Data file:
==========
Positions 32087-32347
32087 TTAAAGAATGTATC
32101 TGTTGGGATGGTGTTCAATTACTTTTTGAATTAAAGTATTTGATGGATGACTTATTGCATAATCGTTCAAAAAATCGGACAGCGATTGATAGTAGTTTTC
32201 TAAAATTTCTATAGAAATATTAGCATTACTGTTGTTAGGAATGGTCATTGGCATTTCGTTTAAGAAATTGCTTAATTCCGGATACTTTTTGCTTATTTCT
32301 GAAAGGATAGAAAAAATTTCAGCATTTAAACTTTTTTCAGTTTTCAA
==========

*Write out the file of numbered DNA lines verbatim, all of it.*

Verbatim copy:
Positions 32087-32347
32087 TTAAAGAATGTATC
32101 TGTTGGGATGGTGTTCAATTACTTTTTGAATTAAAGTATTTGATGGATGACTTATTGCATAATCGTTCAAAAAATCGGACAGCGATTGATAGTAGTTTTC
32201 TAAAATTTCTATAGAAATATTAGCATTACTGTTGTTAGGAATGGTCATTGGCATTTCGTTTAAGAAATTGCTTAATTCCGGATACTTTTTGCTTATTTCT
32301 GAAAGGATAGAAAAAATTTCAGCATTTAAACTTTTTTCAGTTTTCAA